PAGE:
Like the leper we need Jesus to restore us to our own bodies and to restore us to authentic communities that can help us heal.

Why are people cast out in our society because of their bodies? Maybe they are too fat, too thin, too old or too young. Maybe they happen to love the “wrong body.” People are isolated because they are differently-abled, or their bodies carry the weight of illness or chronic struggles. We carry shame around in our bodies, not just eating disorders and a distorted idea of what “healthy” bodies look like but the general feeling that we are unaware of our bodies and our connection to God through them.

When we affirm Jesus' imperfect skin, we also need to affirm our own sacred skin. How does our culture try to divorce us from our own bodies? How do we lose touch with the sacred goodness of each unique body that is created in God's image, with one uniform and oppressive definition of “healthy” and “beautiful?”

Here me now when I say, “you are a person of beauty and worth, created in God's image.” How does that mantra change us? How can we develop rituals to remind ourselves of the sacred connection of our bodies and souls and minds? What does cherishing and affirming your body look like for you? Is it a yoga practice or a sport? A good bath, a long walk? Is it a nap or a morning routine?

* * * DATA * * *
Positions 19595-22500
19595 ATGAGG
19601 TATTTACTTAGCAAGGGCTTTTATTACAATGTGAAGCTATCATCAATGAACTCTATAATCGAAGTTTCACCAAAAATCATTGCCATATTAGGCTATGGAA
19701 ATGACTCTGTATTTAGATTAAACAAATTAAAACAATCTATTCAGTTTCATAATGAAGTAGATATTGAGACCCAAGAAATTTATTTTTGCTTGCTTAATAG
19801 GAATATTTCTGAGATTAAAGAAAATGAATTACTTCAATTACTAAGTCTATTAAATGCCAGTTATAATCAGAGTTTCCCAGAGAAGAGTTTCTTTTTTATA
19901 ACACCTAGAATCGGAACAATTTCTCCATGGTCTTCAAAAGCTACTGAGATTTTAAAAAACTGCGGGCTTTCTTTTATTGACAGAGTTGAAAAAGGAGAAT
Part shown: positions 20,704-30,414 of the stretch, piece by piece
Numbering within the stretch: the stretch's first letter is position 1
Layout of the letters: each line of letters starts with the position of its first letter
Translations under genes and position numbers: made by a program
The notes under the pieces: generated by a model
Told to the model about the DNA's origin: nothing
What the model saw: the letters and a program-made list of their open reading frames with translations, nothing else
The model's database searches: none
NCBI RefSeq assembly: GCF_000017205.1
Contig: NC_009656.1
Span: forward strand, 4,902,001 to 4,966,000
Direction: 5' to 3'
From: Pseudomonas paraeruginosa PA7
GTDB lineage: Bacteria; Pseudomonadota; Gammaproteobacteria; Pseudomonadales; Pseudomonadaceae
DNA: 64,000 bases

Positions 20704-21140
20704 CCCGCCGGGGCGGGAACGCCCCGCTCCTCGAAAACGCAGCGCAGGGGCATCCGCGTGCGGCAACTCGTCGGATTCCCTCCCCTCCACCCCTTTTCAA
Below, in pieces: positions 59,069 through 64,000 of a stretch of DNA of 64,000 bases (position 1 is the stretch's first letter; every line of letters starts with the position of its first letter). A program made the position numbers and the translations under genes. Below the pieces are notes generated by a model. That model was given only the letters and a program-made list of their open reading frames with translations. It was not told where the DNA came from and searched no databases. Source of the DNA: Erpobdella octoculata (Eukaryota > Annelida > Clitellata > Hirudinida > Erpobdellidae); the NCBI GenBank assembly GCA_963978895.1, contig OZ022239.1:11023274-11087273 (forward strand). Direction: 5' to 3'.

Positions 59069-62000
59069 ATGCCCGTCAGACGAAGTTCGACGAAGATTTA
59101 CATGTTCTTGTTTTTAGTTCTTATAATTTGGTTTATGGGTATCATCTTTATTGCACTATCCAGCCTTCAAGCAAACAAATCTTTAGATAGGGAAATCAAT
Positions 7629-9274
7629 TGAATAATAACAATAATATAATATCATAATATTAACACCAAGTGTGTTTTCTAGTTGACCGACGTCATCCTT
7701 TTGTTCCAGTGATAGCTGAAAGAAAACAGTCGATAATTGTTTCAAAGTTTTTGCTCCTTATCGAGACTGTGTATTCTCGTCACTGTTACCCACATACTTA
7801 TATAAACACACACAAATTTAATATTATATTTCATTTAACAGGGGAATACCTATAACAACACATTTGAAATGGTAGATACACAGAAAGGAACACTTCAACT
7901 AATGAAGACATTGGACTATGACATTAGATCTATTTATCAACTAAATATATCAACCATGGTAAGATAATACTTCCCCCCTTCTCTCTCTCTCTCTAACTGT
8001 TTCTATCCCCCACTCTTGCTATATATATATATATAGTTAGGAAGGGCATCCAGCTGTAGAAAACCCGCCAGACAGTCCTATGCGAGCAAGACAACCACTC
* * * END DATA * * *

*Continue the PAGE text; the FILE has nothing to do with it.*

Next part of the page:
Jesus says, “This is my body – broken for you”

Jesus body was broken

Our bodies are broken

And yet we celebrate them today as a place of sacredness – that God calls “GOOD.”

A beautiful miraculous gift – these things that we walk around in

These bodies that heal and breathe and walk and sing and dance

These bodies are our spiritual homes

May we gather in communion today with this mantra

“I am a person of beauty and worth – created in God's image”

And may that mantra heal us and draw us into communion with God and each other.